Analytical criticism – argumentation – is an essential part of Judaism. We see argumentation in the Mishnah and Talmud, in every student’s education in a kollel, yeshiva or Hebrew school. But we must always note that arguments are aimed at reasoning and conclusions, they are not ad homenim (aimed at a person)
In a deductive argument, premises guarantee the truth of the conclusion – but that is hard to do in religion, in general. So we usually see a combination of deductive argumentation, with some amount of inductive argument (one in which logic provides reasons for supporting the conclusion’s probable truth.)
In rabbinical Judaism, our premises are not secular atheism, or Christian texts, or Muslim, Hindu or Buddhist texts.
Our premises start with the Torah (five books of Moses) and Tanakh (Hebrew Bible), and read them through the evolving tradition of our oral law – including the Mishnah, Tosefta, Midrash, the two Talmuds and the responsa literature.
Responsa (Hebrew: She’elot u-Teshuvot, שאלות ותשובות , questions and answers”) comprise the body of written decisions given by poskim (“deciders of Jewish law”)
A good overview of this topic may be found in History of responsa in Judaism (Wikipedia) and in Responsa in the Conservative/Masorti Jewish movement.
An article on MyJewishLearning notes
Although Jews have excelled in many different sports, only one sport truly has a claim as being the Jewish national sport. Soccer? Dreidel? No. The Jewish national sport is…arguing! The rules to the sport are pretty slim: within a specific range, almost any opinion can be raised. One might read the story of Polemo and conclude that in Judaism there are a few topics about which you can’t ask questions. With a change of emphasis, that statement is quite accurate–there are only a few topics about which you can’t ask questions. Polemo (whose name is Greek for “I wage war”) just went a little too far.
Jewish texts, insofar as they seem to have personalities, are almost always either engaged in argument or perceived to be so. Some texts, such as the Mishnah, use the explicit language of dispute (“… these are the words of Rabbi Y. But Rabbi Z says…”) as their primary mode of expression. T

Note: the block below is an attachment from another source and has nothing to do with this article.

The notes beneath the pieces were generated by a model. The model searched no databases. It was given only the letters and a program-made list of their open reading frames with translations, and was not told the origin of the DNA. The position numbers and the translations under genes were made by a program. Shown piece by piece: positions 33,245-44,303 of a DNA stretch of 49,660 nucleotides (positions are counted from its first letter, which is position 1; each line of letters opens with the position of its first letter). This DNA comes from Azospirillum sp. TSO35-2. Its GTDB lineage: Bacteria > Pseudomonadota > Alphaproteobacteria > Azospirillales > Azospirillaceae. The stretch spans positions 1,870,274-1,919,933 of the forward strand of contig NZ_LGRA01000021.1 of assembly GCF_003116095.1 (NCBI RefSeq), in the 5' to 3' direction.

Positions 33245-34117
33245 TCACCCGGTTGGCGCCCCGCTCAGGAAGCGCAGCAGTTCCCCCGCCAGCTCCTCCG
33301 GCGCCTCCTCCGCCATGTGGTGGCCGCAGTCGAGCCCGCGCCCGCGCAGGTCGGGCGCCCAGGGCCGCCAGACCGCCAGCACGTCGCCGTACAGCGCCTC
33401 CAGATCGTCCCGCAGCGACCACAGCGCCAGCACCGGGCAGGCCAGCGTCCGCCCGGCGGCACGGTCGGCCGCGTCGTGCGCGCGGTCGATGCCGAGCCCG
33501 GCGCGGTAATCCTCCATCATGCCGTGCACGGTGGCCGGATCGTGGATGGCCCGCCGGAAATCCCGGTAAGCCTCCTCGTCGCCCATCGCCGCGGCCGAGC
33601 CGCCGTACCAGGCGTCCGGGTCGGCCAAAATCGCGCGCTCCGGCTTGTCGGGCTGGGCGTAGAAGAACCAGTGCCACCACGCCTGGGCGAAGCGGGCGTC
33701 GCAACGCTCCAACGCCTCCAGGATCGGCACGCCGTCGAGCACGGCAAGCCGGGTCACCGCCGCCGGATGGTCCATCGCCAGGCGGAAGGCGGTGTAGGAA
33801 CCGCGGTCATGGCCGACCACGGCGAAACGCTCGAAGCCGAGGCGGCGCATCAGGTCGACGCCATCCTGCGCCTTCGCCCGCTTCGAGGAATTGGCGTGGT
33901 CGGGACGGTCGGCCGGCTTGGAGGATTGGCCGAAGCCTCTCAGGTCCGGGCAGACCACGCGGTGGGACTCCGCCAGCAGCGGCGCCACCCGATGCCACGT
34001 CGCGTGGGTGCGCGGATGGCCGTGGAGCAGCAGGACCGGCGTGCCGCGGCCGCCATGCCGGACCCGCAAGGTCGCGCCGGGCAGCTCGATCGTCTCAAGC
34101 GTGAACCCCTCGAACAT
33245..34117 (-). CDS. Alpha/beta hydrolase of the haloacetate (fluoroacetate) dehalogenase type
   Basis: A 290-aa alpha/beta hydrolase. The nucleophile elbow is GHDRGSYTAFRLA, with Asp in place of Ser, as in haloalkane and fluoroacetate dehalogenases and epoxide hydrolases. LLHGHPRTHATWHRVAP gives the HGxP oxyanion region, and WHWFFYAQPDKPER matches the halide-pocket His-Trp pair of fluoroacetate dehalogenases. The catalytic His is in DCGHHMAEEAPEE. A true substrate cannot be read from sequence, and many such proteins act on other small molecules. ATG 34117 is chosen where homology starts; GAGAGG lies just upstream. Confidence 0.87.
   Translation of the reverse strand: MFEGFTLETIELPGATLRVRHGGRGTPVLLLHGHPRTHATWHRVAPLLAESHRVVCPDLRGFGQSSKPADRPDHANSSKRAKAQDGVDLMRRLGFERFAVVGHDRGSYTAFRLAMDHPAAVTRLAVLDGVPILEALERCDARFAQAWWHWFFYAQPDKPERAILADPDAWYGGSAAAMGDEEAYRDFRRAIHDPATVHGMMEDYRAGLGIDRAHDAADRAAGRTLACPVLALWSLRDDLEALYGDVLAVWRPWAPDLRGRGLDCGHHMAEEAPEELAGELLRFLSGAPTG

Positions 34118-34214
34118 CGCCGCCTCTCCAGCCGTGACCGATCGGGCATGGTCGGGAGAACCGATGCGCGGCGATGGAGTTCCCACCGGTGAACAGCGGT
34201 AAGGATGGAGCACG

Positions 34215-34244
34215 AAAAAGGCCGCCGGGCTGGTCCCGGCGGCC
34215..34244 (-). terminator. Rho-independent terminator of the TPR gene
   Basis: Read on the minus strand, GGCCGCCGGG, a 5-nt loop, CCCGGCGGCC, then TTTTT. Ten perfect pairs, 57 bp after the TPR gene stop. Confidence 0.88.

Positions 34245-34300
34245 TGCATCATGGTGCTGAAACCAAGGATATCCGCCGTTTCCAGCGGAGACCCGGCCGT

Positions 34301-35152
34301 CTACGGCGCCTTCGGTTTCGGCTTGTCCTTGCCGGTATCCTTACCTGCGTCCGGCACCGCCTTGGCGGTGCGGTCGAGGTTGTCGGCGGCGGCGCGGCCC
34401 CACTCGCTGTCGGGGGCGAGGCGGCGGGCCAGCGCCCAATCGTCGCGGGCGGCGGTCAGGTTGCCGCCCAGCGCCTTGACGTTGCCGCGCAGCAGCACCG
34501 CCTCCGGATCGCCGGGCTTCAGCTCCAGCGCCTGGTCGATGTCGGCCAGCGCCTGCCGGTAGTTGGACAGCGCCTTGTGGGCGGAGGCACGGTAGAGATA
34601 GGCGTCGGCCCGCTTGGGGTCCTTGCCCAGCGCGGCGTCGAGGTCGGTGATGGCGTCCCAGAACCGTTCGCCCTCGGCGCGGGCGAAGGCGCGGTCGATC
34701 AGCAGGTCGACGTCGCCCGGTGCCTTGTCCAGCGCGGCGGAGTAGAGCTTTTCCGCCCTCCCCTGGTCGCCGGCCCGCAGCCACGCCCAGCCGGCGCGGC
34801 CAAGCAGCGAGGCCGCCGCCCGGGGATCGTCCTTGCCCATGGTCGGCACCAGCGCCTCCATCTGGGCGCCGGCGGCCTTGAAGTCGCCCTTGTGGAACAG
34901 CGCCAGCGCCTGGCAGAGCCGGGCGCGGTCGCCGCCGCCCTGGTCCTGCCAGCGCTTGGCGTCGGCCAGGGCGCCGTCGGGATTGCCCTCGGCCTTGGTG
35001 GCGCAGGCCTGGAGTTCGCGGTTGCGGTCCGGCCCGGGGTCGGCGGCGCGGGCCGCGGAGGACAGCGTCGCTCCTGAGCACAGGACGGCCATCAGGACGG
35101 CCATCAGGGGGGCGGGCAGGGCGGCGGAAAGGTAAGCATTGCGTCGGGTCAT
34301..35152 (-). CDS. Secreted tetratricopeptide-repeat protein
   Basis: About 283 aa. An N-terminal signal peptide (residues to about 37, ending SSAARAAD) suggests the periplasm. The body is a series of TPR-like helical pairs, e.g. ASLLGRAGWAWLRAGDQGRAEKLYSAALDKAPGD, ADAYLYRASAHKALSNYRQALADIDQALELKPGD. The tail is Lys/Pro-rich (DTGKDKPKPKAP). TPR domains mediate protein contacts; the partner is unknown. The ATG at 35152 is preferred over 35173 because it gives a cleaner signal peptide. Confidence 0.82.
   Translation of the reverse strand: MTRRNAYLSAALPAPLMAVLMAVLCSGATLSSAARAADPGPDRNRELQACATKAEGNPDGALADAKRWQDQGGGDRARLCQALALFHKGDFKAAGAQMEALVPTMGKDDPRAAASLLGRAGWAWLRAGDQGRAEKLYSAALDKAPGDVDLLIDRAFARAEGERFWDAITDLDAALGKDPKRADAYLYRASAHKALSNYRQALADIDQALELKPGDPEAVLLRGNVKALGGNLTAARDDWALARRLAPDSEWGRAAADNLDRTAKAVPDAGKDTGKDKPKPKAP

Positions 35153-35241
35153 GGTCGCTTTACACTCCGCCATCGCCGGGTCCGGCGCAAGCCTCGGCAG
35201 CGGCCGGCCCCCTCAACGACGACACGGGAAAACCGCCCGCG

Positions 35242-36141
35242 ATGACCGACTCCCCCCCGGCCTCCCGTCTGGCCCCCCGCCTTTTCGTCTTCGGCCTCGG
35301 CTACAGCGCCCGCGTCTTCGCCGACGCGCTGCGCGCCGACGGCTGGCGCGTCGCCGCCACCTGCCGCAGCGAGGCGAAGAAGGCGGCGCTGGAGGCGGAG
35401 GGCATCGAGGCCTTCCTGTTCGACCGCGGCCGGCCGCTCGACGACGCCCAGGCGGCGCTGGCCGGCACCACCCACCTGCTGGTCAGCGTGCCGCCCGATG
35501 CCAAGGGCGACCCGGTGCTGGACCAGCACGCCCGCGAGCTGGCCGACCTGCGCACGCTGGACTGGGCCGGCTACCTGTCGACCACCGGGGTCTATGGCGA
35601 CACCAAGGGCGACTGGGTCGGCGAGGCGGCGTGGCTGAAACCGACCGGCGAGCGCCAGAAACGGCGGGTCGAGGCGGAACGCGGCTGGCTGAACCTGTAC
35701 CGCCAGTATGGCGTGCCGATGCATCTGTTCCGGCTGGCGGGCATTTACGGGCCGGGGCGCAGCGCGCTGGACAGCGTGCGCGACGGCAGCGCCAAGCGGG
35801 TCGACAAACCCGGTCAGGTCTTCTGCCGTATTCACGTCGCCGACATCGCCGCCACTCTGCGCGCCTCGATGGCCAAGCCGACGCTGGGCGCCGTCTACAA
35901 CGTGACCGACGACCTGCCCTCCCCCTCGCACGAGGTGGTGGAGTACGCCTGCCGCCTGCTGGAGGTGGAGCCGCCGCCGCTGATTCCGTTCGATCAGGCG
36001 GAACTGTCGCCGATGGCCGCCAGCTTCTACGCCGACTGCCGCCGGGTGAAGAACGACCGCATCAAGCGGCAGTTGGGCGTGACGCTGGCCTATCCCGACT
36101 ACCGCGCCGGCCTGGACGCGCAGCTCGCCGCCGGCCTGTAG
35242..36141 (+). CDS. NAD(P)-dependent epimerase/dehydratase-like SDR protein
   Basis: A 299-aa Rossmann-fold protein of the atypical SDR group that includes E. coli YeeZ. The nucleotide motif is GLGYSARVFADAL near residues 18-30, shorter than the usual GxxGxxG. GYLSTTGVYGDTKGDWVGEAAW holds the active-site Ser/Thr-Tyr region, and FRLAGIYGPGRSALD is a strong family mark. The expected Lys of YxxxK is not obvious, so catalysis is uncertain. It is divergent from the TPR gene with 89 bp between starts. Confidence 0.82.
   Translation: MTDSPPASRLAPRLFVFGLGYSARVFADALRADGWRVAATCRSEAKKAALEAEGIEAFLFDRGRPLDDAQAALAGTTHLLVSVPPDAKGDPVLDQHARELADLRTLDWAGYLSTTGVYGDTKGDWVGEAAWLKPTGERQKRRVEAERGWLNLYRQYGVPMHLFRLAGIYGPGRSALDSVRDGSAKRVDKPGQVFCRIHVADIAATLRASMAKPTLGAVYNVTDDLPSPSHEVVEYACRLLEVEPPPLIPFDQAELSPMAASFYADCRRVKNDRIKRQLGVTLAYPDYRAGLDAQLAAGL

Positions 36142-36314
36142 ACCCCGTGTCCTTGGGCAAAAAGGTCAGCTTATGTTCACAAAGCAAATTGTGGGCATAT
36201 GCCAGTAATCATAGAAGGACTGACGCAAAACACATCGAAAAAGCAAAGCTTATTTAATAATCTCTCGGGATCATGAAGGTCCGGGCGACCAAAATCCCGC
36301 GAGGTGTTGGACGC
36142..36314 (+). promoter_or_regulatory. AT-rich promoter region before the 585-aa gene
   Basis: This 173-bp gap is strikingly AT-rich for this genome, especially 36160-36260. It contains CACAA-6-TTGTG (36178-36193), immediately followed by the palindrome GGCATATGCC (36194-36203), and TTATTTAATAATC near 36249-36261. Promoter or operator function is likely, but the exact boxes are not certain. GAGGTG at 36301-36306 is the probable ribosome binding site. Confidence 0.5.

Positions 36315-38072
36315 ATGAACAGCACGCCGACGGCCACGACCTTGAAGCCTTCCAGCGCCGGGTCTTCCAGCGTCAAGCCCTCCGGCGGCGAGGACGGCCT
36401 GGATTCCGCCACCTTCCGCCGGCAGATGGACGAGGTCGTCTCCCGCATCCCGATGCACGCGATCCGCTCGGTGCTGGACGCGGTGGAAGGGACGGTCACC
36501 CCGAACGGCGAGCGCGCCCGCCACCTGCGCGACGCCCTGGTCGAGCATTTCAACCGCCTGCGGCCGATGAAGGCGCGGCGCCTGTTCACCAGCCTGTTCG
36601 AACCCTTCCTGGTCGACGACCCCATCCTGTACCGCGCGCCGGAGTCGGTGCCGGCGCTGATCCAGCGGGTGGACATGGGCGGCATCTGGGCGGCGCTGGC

he Bible retells stories of disputes (such as the rebellion of Korah against Moses and Aaron), includes stories that contradict each other (the first chapter of Genesis says plants precede people but the second chapter says people precede plants), and dares to include writings that are at odds with the tone of most of the rest of the Bible. For instance, how could Jeremiah say that “[God] did not speak with your ancestors…about matters of offering and sacrifice” [7:22] in light of the book of Leviticus, which predominately deals with sacrifices?
In the Babylonian Talmud, argumentation is raised to an art form, with multi-tiered levels of hypothetical argument where it might seem as if the Talmud is just “picking fights.” A typical paragraph may look something like this: “This approach makes sense according to Rabbi V who asserts that Rabbi W thinks X in case Y, but could Rabbi V maintain this opinion about Rabbi W in case Z….”
Ironically, from a rhetorical point of view, the reduction of arguments to the proverbial hair-splitting differences serves to point out the broad areas of agreement that were shared by the rabbis and their disciples. Arguments about what we might see as trivial details presume that they agreed about the larger areas of practice and of process.
Conversation & Debate. An overview of the Jewish national sport: arguing. By MLJ staff.
The image below is really good; it shows the sources we use. One quibble. It implies primacy to a late medieval code of Jewish law, the Shulkhan Arukh. But the idea of it’s primacy is a post-1700’s belief, and not quite traditional. For more on that see The Shulchan Aruch in perspective